Did drone strike really kill a negotiator or peacemaker?

Pakistan’s anger over last week’s drone strike is just more cover for its own insufficiencies

The US drone strike that killed the Pakistan Taliban leader Hakimullah Mehsud last week has in fact rooted anger in Islamabad and intimidates a break in relations between the two countries. It is argued that this most recent exercise of Washington’s military power has endangered an uncertain peace process that Pakistan’s leaders were making efforts to put in place. But is this actually the scene? As the battles of Afghanistan and Pakistan start to fade out, a risky illusion is taking their place – that a political resolution suitable both to the West and the Islamists is doable.

Mehsud was a violent and efficient rebel fanatical to imposing strict Islamic law in Pakistan and Afghanistan, and the devastation of Western power across the region. He was to blame for the deaths of thousands in his own country, counting the lorry bomb that shattered the Marriott hotel in Islamabad in 2008.

Still the political leaders in Pakistan have responded with sharp resentment, treating the end of the 34-year-old as a national disgrace and the elimination of a possible negotiator in a key position to modify the course of the conflict. Pakistani Prime Minister Nawaz Sharif, who just last week claimed to have introduced a talk with the Taliban, has now directed a full re-evaluation of relationships with US. The cricketer turned anti-American politician, Imran Khan, has asked for a ban on shipments to NATO troops in Afghanistan cricketer turned anti-American politician, Imran Khan from Pakistani docks.

US have been here before, nevertheless. In the wake of the raid to kill Osama bin Laden, who was hiding for years near Islamabad, a parallel wave of indignation was created to conceal Pakistan’s insufficiencies. From the White House viewpoint, Mehsud was not a negotiator – primarily he was the warlord who planned the Times Square bomb attacks.

There is no uncertainty that regardless of the fatal toll on the Taliban, the political expenditure of the drone attacks is definitely increasing. As combat forces are removed from Afghanistan the hunt of peace talks has come to rule the West’s strategy in the region. Consequently it is getting harder to nullify submissions that the campaign of shootings intimidates to upset the subtle build-up to a peace procedure with the Taliban. Last week David Cameron called together a summit between Sharif and the Afghan president Hamid Karzai to drive attempts to draw the Taliban to the talking table. It yielded a get through when Islamabad decided to let a meeting between the Afghans and Mullah Baradar, the Taliban’s deputy leader, who is under house arrest in Pakistan.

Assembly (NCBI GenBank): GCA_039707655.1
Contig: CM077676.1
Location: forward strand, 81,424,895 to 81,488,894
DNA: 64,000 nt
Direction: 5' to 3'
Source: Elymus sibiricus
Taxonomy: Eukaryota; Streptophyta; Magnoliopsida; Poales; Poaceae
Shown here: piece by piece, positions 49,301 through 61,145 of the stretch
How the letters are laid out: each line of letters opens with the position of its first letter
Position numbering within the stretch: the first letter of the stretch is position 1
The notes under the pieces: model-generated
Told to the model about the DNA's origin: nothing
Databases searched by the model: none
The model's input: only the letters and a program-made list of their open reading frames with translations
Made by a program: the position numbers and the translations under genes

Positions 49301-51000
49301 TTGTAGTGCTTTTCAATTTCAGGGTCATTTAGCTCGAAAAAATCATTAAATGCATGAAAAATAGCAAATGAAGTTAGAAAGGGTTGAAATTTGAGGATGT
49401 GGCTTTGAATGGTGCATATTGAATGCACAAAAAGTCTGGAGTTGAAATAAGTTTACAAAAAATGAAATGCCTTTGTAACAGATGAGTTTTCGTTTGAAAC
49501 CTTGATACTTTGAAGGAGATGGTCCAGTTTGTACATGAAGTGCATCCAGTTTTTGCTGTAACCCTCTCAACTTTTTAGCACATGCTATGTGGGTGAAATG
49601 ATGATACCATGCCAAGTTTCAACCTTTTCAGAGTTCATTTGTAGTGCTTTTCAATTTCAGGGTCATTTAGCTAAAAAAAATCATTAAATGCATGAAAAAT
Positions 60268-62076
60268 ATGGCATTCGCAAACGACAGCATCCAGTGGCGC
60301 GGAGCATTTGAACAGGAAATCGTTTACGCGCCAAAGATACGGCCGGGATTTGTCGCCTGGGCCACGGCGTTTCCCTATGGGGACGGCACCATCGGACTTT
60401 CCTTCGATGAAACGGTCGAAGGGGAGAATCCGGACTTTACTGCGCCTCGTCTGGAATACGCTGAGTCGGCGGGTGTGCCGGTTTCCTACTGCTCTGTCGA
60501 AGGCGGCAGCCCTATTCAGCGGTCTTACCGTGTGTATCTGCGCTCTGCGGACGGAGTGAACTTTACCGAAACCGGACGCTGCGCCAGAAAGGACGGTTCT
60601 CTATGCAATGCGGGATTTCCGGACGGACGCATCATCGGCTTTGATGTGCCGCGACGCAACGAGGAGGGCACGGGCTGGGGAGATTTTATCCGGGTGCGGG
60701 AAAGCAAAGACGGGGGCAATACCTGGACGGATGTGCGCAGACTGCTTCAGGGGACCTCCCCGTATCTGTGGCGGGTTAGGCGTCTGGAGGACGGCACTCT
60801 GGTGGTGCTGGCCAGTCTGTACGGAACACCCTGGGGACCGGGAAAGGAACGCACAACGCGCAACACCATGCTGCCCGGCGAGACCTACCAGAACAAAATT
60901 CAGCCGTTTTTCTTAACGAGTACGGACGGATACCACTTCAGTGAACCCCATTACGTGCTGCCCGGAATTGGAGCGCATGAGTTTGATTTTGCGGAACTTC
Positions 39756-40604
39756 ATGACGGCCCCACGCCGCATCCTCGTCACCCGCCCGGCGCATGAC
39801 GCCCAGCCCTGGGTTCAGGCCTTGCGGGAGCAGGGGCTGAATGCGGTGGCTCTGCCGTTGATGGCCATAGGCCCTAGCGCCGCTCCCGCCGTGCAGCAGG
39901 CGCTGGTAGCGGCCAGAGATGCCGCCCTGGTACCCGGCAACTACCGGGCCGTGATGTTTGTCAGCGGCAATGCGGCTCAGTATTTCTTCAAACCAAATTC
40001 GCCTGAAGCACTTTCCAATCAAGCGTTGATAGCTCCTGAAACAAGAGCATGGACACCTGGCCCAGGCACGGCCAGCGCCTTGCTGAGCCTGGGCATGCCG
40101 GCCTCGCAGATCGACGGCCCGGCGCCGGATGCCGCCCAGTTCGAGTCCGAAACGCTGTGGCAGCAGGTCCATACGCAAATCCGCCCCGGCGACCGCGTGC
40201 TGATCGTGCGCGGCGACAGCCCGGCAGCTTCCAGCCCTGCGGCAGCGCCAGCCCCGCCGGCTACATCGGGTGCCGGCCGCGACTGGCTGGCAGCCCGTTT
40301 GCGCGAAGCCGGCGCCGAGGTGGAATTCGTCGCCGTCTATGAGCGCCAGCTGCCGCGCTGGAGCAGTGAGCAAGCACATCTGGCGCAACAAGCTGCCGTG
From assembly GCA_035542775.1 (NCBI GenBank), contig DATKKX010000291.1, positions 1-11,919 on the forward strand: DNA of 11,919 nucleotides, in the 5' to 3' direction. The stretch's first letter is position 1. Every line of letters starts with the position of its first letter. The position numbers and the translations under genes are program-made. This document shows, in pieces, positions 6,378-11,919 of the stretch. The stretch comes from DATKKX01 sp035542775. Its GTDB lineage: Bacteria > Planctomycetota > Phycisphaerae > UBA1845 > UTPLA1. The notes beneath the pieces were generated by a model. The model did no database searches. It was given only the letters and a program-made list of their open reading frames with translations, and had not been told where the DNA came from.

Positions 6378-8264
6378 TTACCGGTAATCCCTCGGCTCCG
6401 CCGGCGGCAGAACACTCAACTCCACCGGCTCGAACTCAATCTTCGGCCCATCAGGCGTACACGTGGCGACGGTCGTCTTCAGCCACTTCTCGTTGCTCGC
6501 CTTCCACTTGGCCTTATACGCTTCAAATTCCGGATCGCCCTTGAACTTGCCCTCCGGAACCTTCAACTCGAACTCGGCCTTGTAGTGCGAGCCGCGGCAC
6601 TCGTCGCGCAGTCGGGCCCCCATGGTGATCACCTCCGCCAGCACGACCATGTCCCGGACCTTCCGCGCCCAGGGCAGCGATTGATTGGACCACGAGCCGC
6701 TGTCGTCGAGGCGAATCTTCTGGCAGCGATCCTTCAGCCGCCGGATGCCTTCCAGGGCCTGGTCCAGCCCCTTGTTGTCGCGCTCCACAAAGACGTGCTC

Though even as that agreement was being sealed, a desert drone operative was homing in on Mehsud’s actions in Waziristan. Karzai and Sharif can with some explanation protest that their Western partners are sending conflicting indications. Do they wish to speak to the Taliban or not?

There is no easy option between talking and fighting. Indeed no one actually knows if the Taliban are ready to talk to their foes. Even before the strike on Mehsud, the possibilities of a corresponding peace proposal between Pakistan and the Taliban were rated as doubtful.

US President Barack Obama has by now countered to Pakistani rage by roughly limiting the use of drones. There have been 24 attacks on Waziristan until now in 2013, a remarkable decline since the high point of the operation in 2010, when 117 were registered.

President Obama embarked understandable new rules for attacking militants abroad which make painful interpretation for Pakistan. He said drone attacks should take place when the target cannot be arrested and where the local authorities cannot operate autonomously against the fanatics. In other words, Islamabad cannot insist an end to drone attacks while it persists to struggle incompetently with the wider risk caused by the Taliban.

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